Extract email address from string using tsql

    A continuation of working with strings in TSQL specifically linked to emails.

    Firstly create the following Function

    CREATE FUNCTION [dbo].[fnFindPatternLocation]
    (
        @string NVARCHAR(MAX),
        @term   NVARCHAR(MAX)
    )
    RETURNS TABLE
    AS
        RETURN 
        (
            SELECT pos = Number - LEN(@term) 
            FROM (SELECT Number, Item = LTRIM(RTRIM(SUBSTRING(@string, Number, 
            CHARINDEX(@term, @string + @term, Number) - Number)))
            FROM (SELECT ROW_NUMBER() OVER (ORDER BY [object_id])
            FROM sys.all_objects) AS n(Number)
            WHERE Number > 1 AND Number <= CONVERT(INT, LEN(@string))
            AND SUBSTRING(@term + @string, Number, LEN(@term)) = @term
        ) AS y);

    Then create a View of what you are interested in as follows.. Note here I am taking out the carriage return as my subsequent query doesn’t like them and in emails they frequently exist.

    CREATE VIEW [dbo].[v001] as SELECT pkid, REPLACE(body, CHAR(13) + CHAR(10),' ') as body1 from t001email
    

    Then run the newly created View through a query.

    SELECT pkid, body1, pos, SUBSTRING(body,beginningOfEmail,endOfEmail-beginningOfEmail) AS email
    FROM v001
    CROSS APPLY (SELECT pos FROM dbo.fnFindPatternLocation(body1, '@')) AS A(pos)
    CROSS APPLY (SELECT CHARINDEX(' ',body1 + ' ', pos)) AS B(endOfEmail)
    CROSS APPLY (SELECT pos - CHARINDEX(' ', REVERSE(SUBSTRING(body, 1, pos))) + 2) AS C(beginningOfEmail)
    

    Couple of things here
    Multiple emails will be picked out and placed as separate records so if there a string that reads

    This is a sentence with two emials first@gmail.com and a second second@gmail.com

    it will return
    first@gmail.com
    second@gmail.com

    If an email starts the field then this will NOT work after finding the @ symbol it will count forward and fail to find a space and so set space before to Null it will then return just the domain of the email. I will be looking to fix this at some point.

    Secondly if the emails within the field contain contiguous special html characters such as < or > these will be picked up and inculded as if they are part of the email addresses.

    We can fix this by scanning through the varchar(max) field and stripping out special characters.

    NOTE : If you are working with email bodies carriage returns will also screw up the above query in which case consider running the field through some kind of replace view with similar syntax as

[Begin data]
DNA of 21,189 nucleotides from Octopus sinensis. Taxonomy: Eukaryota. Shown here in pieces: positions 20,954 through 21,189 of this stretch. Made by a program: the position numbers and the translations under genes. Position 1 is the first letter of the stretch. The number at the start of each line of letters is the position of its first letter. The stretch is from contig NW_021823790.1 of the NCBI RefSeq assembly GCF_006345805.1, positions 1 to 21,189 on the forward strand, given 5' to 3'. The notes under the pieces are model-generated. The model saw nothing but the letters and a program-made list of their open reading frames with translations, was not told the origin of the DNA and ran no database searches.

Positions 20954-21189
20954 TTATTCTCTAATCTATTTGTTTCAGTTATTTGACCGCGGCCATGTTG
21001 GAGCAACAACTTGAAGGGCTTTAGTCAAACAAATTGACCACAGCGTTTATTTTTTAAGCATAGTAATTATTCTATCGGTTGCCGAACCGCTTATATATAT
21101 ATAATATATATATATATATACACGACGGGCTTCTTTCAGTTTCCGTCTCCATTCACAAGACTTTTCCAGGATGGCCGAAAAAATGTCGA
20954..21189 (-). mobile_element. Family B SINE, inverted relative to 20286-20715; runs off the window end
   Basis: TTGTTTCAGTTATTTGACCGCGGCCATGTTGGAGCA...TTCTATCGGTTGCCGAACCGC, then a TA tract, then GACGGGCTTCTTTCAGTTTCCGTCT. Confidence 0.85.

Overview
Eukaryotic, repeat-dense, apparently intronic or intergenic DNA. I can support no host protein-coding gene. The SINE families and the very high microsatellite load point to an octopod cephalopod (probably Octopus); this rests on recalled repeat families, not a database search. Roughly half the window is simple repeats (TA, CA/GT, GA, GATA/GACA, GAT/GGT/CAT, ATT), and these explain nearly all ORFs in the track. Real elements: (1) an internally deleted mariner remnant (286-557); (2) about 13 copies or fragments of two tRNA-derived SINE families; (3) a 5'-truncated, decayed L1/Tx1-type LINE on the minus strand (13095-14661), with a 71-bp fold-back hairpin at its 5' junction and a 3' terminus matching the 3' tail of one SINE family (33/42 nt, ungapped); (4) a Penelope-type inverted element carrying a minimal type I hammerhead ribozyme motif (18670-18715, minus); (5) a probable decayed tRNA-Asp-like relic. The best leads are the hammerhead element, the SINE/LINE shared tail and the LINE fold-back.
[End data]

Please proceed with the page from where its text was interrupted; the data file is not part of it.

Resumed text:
CREATE VIEW v002 as SELECT pkid, REPLACE(body, CHAR(13) + CHAR(10),' ') as txtBodyWithoutReturns from t001email

    SQL Azure – TSQL User Defined Function – Separate Defined Length String from NVARCHAR(MAX) Field

    Stack overflow sourced, adapted and personally tested code
    How to get part of a string that matches with a regular expression

    The following function arose out of a desire to find Eplanning Scotland planning references numbers which follow the format of 9 numerals a dash and then 3 numerals within a NVARCHAR(MAX) field type. The characteristics of the string was that it is always the same length.

    In SSMS select the New Query button

    Create function [dbo].[ReturnEplanningNumberFull](@fieldtosearch as nvarchar(max))
     Returns nvarchar(13)
     as
     begin
     declare @length as int 
     declare @loop as int
     declare @reteplan as varchar(13)
     set @loop =1
     set @length = len(@fieldtosearch)
    
     while @loop<=@length-12
        begin
        if exists(select 1 where substring(@fieldtosearch,@loop,13) like '[0-9][0-9][0-9][0-9][0-9][0-9][0-9][0-9][0-9][-][0-9][0-9][0-9]')
            set @reteplan = substring(@fieldtosearch,@loop,13)
        set @loop=@loop+1
        end
    Return @reteplan
    end

    And then to create a View using this you can write something like ;

    CREATE VIEW v026eplanrefs AS 
    SELECT dbo.THETABLE.pkid, 
    dbo.ReturnEplanningNumberFull(dbo.THETABLE.FIELDCONTAINSREFERENCE) as eplanno 
    FROM dbo.THETABLE;
    

    I subsequently altered this to identify the first 9 digits as this is sufficent to uniquely identify eplanning records.

    CREATE function [dbo].[ReturnEplanningNumberShort](@fieldtosearch as nvarchar(max))
     Returns nvarchar(9)
     as
     begin
     declare @length as int 
     declare @loop as int
     declare @reteplanshort as nvarchar(9)
     set @loop =1
     set @length = len(@fieldtosearch)
    
     while @loop<=@length-8
        begin
        if exists(select 1 where substring(@fieldtosearch,@loop,9) like '[0-9][0-9][0-9][0-9][0-9][0-9][0-9][0-9][0-9]')
            set @reteplanshort = substring(@fieldtosearch,@loop,9)
        set @loop=@loop+1
        end
    Return @reteplanshort
    end